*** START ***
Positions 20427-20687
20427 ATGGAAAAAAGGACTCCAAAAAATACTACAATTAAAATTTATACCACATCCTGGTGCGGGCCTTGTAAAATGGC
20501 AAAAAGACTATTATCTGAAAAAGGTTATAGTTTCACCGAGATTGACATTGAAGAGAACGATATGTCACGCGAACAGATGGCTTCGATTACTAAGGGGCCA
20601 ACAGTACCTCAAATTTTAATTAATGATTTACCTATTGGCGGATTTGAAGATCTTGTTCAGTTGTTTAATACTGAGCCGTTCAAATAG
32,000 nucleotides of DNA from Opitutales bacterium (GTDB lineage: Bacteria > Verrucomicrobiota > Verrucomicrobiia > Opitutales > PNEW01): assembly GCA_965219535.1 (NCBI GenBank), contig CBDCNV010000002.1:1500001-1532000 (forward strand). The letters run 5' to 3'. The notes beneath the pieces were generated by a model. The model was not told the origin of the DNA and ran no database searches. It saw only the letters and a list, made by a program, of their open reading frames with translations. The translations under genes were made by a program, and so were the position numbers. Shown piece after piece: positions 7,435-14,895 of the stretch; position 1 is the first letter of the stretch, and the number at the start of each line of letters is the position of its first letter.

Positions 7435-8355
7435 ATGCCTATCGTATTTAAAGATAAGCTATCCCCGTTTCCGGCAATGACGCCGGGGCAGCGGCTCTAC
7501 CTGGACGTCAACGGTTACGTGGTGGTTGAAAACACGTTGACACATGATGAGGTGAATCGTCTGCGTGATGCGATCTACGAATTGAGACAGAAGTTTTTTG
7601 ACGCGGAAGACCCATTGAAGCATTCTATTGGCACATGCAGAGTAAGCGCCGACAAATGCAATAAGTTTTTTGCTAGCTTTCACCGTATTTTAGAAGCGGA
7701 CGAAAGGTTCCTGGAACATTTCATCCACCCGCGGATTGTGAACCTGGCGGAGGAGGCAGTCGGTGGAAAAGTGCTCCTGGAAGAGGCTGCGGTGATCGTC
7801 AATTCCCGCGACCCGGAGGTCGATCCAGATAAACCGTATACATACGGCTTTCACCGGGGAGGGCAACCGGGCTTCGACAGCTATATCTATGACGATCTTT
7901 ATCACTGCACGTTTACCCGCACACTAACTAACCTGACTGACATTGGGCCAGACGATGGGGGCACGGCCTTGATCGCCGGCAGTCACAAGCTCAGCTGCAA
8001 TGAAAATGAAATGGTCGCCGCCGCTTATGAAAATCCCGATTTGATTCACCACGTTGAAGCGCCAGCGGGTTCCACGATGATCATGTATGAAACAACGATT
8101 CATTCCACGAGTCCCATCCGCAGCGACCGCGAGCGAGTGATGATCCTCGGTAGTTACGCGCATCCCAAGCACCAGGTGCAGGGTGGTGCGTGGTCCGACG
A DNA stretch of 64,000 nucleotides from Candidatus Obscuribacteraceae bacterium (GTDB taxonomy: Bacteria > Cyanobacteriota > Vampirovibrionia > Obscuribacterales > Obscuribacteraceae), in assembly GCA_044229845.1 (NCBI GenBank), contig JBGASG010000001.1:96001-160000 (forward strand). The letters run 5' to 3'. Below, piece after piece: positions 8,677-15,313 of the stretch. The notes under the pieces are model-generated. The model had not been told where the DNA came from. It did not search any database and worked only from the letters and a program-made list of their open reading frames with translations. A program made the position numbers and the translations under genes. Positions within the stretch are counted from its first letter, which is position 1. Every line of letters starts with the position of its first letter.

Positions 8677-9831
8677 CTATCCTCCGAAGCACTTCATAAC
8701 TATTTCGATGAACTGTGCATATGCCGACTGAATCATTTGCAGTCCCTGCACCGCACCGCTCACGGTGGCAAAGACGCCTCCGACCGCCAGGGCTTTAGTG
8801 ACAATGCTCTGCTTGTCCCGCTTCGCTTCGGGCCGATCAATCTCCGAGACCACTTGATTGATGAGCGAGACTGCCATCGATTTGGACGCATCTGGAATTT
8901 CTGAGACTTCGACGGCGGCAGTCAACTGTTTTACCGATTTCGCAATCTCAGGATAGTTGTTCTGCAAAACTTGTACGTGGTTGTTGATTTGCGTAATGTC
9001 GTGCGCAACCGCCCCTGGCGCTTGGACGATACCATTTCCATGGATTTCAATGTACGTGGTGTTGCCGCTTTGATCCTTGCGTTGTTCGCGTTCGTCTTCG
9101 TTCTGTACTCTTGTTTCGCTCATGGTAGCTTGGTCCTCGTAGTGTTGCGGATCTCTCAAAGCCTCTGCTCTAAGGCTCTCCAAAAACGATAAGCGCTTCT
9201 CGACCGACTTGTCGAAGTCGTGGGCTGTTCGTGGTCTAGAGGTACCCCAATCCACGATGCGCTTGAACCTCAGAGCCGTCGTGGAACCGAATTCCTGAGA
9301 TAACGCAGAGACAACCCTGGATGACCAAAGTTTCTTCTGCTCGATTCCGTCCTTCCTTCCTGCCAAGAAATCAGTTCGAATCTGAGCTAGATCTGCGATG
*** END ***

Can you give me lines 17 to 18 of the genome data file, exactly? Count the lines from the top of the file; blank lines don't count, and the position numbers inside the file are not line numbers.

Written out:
8677 CTATCCTCCGAAGCACTTCATAAC
8701 TATTTCGATGAACTGTGCATATGCCGACTGAATCATTTGCAGTCCCTGCACCGCACCGCTCACGGTGGCAAAGACGCCTCCGACCGCCAGGGCTTTAGTG